Kama Sutra: A feminine perspective

Kama Sutra: A feminine perspective

Indian erotic art -- sculptures, literature, poems, paintings and sketches -- sourced from museums and private art collectors across the world is being assembled into an exhibition, which aims to look afresh at the Kama Sutra through a woman's perspective.

Put together by art consultant and curator Alka Pande, the exhibition titled "The Kama Sutra, Spirituality and Eroticism in Indian Art," is scheduled to be shown in Paris for a period of six months beginning October 2 this year.

French Ambassador Francois Richier made the announcement today at his residence here.
"Far from being a text on pornography or sexology, the ancient Sanskrit text 'Kama Sutra' by Vatsayan is about a great way of urban living, of balance in life, of joy which comes through celebration of sensuality and desire," says Pande.


Pande is being assisted by art historian Marc Restellini, who is currently in the country to prepare the groundwork for the project, set to be displayed at the Pinacotheque de Paris museum of which he is the founder.

Over 300 works collected from museums like the Reitberg (Zurich), Musee Guimet (Paris) and the Cinquanternaire Museum (Royal Musuems of Art and History, Brussels) are in the show.

"From temples to durbars with iconic figure of the courtesan, the spirituality and the aesthetics of erotic is evidence everywhere in India," says Pande.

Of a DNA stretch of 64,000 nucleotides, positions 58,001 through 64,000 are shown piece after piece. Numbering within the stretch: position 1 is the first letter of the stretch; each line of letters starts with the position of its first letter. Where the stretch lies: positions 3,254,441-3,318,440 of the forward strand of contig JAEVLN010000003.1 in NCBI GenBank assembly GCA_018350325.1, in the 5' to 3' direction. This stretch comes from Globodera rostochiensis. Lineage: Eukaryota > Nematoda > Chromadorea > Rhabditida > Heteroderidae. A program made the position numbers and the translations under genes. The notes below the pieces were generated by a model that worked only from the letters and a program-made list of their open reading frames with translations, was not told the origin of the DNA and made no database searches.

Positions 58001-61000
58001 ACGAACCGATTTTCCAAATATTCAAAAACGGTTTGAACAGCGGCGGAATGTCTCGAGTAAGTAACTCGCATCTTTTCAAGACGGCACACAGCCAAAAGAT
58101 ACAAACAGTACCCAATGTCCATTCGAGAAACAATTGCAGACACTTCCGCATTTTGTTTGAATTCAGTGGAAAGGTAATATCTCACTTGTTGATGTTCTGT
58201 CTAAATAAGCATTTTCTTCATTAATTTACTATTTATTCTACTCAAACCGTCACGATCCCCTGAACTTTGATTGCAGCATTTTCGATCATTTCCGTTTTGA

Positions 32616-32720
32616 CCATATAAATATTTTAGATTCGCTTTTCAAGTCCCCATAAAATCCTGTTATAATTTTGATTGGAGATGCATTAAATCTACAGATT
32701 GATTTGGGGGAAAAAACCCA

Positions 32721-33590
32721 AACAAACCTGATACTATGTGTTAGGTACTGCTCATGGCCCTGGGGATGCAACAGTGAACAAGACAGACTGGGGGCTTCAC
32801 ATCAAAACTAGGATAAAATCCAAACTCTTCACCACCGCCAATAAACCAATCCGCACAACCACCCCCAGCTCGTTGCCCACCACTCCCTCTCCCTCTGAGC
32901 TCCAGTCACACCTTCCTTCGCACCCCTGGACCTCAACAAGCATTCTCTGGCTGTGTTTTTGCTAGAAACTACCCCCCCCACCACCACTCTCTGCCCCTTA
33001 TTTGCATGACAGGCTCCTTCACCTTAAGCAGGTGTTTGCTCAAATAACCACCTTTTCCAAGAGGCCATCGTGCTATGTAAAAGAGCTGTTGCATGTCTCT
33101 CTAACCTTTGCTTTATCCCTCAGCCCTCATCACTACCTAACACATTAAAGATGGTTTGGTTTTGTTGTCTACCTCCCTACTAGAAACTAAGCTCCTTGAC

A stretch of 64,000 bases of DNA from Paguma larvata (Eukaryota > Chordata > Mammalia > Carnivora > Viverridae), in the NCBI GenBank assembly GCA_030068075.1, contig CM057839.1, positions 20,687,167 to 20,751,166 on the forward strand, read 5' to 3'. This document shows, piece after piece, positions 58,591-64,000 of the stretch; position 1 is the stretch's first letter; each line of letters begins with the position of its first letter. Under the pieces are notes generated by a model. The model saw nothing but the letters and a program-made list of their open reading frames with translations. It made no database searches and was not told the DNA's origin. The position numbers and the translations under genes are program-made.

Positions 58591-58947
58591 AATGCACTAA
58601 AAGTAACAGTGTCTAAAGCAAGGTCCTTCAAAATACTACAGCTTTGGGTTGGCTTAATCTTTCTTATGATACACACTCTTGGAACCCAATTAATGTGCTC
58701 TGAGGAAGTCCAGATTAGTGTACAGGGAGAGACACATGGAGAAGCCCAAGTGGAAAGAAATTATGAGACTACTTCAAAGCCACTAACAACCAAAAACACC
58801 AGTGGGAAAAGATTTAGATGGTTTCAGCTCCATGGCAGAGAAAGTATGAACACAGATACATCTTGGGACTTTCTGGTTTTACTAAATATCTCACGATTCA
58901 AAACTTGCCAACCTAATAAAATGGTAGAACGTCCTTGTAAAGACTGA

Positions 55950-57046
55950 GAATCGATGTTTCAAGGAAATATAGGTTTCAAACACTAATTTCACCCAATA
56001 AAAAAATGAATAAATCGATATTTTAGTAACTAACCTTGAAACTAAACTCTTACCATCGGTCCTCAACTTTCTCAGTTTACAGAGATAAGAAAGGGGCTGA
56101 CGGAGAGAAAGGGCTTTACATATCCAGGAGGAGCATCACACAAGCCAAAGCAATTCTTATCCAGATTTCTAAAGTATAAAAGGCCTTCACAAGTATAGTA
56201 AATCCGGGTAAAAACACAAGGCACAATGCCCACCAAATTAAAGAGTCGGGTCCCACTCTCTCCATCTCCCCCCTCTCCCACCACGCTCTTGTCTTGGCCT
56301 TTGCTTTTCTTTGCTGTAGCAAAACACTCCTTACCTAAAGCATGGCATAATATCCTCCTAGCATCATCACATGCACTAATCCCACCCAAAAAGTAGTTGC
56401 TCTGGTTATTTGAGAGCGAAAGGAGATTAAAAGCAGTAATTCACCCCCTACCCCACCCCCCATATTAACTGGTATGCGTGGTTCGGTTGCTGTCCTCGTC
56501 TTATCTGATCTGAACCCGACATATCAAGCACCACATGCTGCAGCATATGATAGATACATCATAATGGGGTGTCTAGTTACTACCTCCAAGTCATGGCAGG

Among the exhibits on display is a selection of 15 sculptures on loan from the City Palace Museum in Udaipur under the custodian of Arvind Singh Mewar of the Mewar dynasty.


"These sculptures which are going to be up for display have never been seen by public and are sculptures of the most sensual male and female bodies. There are celestial beauties or Surasundaries also which can be ascribed to 7th century AD to the 14th century AD," says Arvind Singh.

Folk and tribal sculptures from West Bengal, Odissa and other places in India and ancient literature and poems by women in premodern India and men during the Bakthi movement are set to be juxtaposed together. MORE PTI DBL ANS ANS 04301830

Pande says, "I brought up in a very traditional way. Since my first writing on Indian erotica in 2001, I have written five or six interpretations of the Kama Sutra and have got that freedom to express my self. The exhibition is a feminine perspective not a feminist perspective."

The curator has been exploring the frontier of love, desire, longing, sexuality and genders in her many books which include "Indian Erotica" (2002); "The New Age Kamasutra for women" (2008) and "Leela, An Erotic Play of Verse and Art (2009).

A recital by Bharatnatyam dancer Laxmi Viswanathan is included in the upcoming exhibition.

"Viswanathan has also written a book on India's last living courtesan of Tamil Nadu and we are trying to include a music performance too. The exhibition will also shed a fresh fresh perspective on the concept of the third gender, which was also a part of the Kama Sutra," says Pande.

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